Plus I have walking issues. I figure I may be dead meat anyway if I had to rush.
    Got to trust in God mostly.

    We had a derecho here a few years ago. Very scary. I was just coming home when it hit. The electricity was off so the electric garage doors did not open. I eventually got inside via the front door but could not find my key at first. It was dark.

    Then the electricity stayed off for several days. We got coolers and ice and made it through.
    Reminded me of the Three Days of Darkness that is expected one day. Padre Pio spoke of it.
    Now that is really scary!

    When it is time for God to call we better be ready spiritually first!!
    He is in control and whether we have food or supplies or whatever when a disaster comes, He is our refuge and our strength.
    Read psalm 46. It is the best survival guide I know.

    Hopefully we all will be helping each other as we humans seem to do in an emergency if needed.

    When I was young many people built fallout shelters. To no avail.

    There is always some kind of a threat. And btw we could get into a car wreck or be on a plane or train etc if it crashes and die. I think death is what scares people.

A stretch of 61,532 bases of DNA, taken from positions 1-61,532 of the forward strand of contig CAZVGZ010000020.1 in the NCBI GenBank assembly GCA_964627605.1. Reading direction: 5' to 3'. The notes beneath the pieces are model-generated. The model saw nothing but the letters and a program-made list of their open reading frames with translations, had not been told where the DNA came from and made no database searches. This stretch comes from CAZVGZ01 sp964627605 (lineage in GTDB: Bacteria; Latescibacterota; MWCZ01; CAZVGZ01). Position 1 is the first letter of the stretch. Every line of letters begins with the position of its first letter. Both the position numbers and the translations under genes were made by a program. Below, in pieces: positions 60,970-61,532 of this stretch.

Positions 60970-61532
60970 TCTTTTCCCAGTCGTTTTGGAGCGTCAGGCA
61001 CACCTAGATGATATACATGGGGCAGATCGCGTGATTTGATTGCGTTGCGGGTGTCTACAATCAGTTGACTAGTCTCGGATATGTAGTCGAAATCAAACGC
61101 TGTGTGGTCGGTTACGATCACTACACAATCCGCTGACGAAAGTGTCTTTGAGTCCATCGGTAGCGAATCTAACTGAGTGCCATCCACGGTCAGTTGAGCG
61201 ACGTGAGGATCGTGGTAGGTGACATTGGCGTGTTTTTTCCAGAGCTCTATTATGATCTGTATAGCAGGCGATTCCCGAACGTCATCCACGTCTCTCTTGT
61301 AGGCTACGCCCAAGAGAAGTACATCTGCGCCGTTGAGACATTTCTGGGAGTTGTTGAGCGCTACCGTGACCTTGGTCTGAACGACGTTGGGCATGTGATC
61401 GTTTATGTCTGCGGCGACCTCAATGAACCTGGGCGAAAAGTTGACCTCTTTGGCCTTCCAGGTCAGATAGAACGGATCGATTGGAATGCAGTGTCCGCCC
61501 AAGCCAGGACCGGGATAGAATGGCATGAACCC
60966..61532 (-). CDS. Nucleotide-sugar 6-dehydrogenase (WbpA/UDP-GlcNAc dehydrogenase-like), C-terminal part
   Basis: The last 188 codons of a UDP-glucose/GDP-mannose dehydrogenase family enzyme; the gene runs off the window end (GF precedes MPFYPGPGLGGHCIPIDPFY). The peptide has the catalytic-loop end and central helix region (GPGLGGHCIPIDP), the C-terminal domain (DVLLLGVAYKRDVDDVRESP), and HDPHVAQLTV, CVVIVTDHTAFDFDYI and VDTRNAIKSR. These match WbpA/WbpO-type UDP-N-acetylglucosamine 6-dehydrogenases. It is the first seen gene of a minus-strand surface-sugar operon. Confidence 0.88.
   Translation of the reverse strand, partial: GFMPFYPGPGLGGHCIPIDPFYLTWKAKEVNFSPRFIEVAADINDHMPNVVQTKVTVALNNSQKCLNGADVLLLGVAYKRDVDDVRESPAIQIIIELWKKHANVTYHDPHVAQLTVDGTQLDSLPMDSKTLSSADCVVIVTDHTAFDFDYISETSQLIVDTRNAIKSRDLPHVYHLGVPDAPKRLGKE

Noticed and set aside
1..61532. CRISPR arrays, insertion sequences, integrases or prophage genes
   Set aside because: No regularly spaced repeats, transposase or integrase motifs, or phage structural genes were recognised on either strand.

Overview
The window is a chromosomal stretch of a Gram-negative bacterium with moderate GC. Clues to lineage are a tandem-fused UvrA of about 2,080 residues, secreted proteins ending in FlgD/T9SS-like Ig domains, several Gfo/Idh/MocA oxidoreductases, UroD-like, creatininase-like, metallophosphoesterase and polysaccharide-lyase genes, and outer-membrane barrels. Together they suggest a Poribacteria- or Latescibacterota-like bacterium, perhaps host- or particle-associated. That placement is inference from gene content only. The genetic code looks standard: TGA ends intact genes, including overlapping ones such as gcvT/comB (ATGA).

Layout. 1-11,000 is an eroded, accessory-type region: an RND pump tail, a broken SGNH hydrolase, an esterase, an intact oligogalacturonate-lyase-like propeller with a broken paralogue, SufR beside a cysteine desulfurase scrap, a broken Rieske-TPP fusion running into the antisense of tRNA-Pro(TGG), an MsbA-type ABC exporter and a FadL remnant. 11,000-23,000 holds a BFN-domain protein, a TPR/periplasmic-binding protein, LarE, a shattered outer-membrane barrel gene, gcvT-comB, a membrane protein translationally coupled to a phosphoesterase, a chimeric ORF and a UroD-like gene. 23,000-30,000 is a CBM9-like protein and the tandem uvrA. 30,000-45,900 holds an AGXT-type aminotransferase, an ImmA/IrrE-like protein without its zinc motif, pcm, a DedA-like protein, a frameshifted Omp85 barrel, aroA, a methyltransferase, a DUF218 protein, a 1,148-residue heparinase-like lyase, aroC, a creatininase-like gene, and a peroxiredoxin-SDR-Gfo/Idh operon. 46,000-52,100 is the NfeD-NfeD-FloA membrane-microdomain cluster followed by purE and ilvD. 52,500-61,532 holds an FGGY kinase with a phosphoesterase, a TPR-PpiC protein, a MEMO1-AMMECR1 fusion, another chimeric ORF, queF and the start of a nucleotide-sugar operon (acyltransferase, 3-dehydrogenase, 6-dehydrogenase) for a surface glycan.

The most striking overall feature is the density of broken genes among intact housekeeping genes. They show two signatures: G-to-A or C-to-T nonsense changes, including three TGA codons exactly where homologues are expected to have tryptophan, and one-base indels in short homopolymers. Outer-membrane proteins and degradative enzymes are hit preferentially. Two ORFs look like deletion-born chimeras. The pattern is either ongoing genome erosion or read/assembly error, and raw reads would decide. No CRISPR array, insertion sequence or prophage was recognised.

Stay right with God and His mother and they will handle emergencies with you.

    Think of St. POPE JPII—-who had tragedy after tragedy happen in his life, death and destruction.
    He did not hoard or save things….he prayed without ceasing.
    He planned for disaster in a better way!

    Look! God and Mary saved him all along the way! He was chosen for a purpose.

    So are we. When God wants us home nothing we have done to save ourselves will work anyway and if He does not want us home then He will see to it that we get what we need.

    Isn’t that faith in action?

  29. gramma10 says:

    Oh and if you have not read Left To Tell by
    Immaculée Ilibagiza
    http://www.immaculee.com

    I highly recommend it. She was not prepared for the Rawanden massacre and as you read of the horrors happening and her safety…..you realize that God was protecting her the entire time.

    He does that! And on 9/11 the people who were ok were saved by God.